Scrapping multiple-entry permits would allow Hong Kong to breathe again

Albert Cheng urges a return to the original, more stringent design of the individual visit scheme, given the vastly changed circumstances

PUBLISHED : Thursday, 21 August, 2014, 4:32pm
UPDATED : Friday, 22 August, 2014, 1:48am

The local retail industry has mounted a campaign to keep the individual visit scheme intact, but its economic arguments to continue to allow vast numbers of mainland visitors to come to Hong Kong do not seem to resonate with the general public.

First implemented in 2003, the scheme was hailed as a panacea for our ailing economy in the wake of the severe acute respiratory syndrome outbreak. Mainlanders' purchasing power resuscitated our tourism, retail and related sectors.

Yet, more than a decade down the road, the side effects of the influx of mainlanders can be seen, as social and cultural conflicts with local residents dominate the headlines.

Three-quarters of the 54.3 million visitors to Hong Kong last year were from the mainland. The vast majority travelled under the individual visit scheme, which enables residents of 49 major Chinese cities to come here as individual travellers instead of in tour groups or on business visas.

Mainland visitors under this scheme are permitted to remain in Hong Kong for up to seven days upon each entry. In 2009, Beijing relaxed the arrangement for eligible residents with Shenzhen household registration to apply for multiple-entry endorsements, and in 2010, some non-Guangdong residents in Shenzhen also became eligible for such permits.

The multiple-entry provision has boosted the number of frequent visitors who see Hong Kong as little more than a supermarket and a place for inexpensive recreation.

The Southern Metropolis Daily recently published a story hailing the water quality and low entrance fees of the public swimming pools in Hong Kong. As a result, the amenities are now attracting mainland families eager for a splash.

Similar tourist guides have recommended public barbecue sites and camping areas at beaches. They, too, have become popular among mainland visitors.

Our public transport and other social facilities have been stretched to the limit to cope with the influx.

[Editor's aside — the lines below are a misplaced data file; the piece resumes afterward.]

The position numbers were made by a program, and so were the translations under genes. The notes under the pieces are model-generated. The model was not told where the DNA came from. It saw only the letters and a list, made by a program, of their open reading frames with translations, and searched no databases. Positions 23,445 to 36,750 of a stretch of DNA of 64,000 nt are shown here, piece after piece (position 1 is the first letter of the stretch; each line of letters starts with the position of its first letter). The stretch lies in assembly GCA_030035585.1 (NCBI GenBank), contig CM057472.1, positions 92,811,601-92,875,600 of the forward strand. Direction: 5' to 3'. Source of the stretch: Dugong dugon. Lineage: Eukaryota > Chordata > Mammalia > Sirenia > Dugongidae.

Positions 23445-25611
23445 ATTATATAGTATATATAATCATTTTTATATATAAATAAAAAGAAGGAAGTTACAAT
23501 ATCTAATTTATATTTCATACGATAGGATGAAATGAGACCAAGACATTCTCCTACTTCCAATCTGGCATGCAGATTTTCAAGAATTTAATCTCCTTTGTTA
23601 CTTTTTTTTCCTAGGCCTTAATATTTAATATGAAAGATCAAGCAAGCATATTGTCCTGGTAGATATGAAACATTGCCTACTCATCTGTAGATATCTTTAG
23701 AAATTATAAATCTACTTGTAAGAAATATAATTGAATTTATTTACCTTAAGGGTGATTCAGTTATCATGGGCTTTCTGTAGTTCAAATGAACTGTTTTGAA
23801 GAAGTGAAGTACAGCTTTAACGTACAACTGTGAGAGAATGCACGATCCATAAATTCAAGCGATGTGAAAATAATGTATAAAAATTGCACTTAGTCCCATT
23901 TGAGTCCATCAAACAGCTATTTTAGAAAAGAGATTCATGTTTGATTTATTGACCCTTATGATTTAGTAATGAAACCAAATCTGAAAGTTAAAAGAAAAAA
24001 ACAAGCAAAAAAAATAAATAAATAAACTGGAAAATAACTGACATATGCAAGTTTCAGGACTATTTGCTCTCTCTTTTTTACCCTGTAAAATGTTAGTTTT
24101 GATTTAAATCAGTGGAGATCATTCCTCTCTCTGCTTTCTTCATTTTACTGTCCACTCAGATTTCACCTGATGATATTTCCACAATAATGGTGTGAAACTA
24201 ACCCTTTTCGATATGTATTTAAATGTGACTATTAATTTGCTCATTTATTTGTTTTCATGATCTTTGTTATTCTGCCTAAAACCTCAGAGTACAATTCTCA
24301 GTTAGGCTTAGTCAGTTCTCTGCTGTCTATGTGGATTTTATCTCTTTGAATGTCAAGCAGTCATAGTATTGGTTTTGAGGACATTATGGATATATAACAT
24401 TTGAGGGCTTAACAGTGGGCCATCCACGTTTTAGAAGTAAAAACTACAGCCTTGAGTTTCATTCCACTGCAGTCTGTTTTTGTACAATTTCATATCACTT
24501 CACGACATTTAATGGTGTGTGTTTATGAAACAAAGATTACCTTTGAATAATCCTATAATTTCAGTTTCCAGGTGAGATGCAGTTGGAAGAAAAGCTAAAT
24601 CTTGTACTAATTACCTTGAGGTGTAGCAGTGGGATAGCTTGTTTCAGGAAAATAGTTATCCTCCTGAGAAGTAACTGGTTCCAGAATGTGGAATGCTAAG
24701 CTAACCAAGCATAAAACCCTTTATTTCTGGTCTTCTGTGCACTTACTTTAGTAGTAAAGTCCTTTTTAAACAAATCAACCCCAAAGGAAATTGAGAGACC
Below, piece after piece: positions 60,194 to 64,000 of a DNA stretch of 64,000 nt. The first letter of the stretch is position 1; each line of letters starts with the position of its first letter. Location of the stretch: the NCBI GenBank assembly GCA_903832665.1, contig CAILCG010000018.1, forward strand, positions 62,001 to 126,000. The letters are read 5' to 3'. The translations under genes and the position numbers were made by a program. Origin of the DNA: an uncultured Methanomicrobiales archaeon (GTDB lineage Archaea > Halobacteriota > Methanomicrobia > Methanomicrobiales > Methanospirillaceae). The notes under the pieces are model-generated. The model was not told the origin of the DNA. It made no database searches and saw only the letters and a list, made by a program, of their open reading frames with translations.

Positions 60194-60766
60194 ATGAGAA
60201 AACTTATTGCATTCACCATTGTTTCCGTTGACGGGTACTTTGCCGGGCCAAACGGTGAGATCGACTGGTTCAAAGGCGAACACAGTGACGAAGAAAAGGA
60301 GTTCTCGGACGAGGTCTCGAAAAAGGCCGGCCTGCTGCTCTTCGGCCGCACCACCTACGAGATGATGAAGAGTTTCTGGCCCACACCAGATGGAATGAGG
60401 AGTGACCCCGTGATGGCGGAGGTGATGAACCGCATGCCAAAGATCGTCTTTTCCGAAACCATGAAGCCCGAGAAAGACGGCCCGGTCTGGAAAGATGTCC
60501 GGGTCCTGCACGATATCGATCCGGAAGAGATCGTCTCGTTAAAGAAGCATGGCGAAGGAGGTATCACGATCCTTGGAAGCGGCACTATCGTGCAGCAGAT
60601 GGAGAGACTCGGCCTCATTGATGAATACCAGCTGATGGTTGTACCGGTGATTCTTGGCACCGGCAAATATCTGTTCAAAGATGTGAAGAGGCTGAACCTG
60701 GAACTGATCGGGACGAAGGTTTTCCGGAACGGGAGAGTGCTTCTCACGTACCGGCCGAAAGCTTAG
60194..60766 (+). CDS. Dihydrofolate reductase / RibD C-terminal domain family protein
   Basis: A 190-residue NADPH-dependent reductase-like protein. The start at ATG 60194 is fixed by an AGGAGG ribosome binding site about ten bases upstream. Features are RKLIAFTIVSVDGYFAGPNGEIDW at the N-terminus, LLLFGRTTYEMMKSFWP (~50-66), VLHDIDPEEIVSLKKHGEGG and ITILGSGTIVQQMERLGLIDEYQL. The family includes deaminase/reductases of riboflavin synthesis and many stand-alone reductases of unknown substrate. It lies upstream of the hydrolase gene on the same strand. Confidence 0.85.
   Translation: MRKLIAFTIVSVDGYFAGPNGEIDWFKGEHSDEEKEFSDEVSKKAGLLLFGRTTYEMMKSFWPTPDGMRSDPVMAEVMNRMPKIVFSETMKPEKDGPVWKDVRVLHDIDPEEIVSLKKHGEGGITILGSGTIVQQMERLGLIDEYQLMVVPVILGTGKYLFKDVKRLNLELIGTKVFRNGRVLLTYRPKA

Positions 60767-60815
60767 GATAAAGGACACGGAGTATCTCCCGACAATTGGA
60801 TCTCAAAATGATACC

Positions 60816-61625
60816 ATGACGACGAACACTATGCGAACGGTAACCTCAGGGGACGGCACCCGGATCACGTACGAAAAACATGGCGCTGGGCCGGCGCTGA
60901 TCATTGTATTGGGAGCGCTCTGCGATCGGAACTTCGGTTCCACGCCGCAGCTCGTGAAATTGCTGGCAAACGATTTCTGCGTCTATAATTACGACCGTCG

Mainlanders' suitcases are typically stuffed with consumer products ranging from cosmetics to infant milk formula. In their eyes, Hong Kong products and services are synonymous with quality assurance.

The social conflict between local residents and the visitors has become so manifest that it has caught Beijing's attention. The Hong Kong government was asked to study how to alleviate local discontent. In response, Chief Executive Leung Chun-ying toyed with the idea of cutting the number of mainland visitors under the scheme by 20 per cent. The idea of limiting the number of visits allowed for multiple-entry endorsement holders to, say, 52 a year has also gained some traction.

The retail industry has taken these developments as a major threat to its survival. The Retail Management Association commissioned economist Lam Pun-lee to study the impact of a 20 per cent cut. He warned of a ripple effect on the economy. It was estimated that the economy could lose HK$40 billion a year and 10,000 jobs with such a cut to the individual travel scheme.

Lam noted that the tourism industry, which includes retailers, accounted for 4.7 per cent of our gross domestic product and the livelihood of 1.2 million people. He said the government should not ignore the indirect impact of visitors' consumption on related industries such as transport and wholesalers.

But he has overlooked several realities. Our unemployment rate has been low, at just over 3 per cent, for the past few years. Sectors such as civil construction have even been short of workers.

The jobs created by the scheme are largely unskilled sales positions. Those who would be made redundant would have little problem securing similar positions. In fact, it may be a blessing in disguise for these young people, who would be encouraged to upgrade their skills and pursue a more meaningful career.

Some mainlanders come here to work illegally, while others, as can be seen from the anti-Occupy Central protest march last Sunday, might even be mobilised to participate in local politics.

Meanwhile, the streets and shopping malls are so crowded that many local residents would rather leave the city during the holidays. This "missing" local consumption has not been taken into account in the study.

True, the sales of luxury items have fallen and the retail industry is worried that a tightening on visitor numbers would make life more difficult for it.

But the drop in sales has little to do with visitor numbers. What really matters is the Chinese authorities' ongoing stringent efforts against corruption.

The individual visit scheme has already passed its prime and its current contribution to the Hong Kong economy should not be inflated. Let's do away with the unlimited multiple-entry arrangement and revert to the scheme's original design.

Albert Cheng King-hon is a political commentator.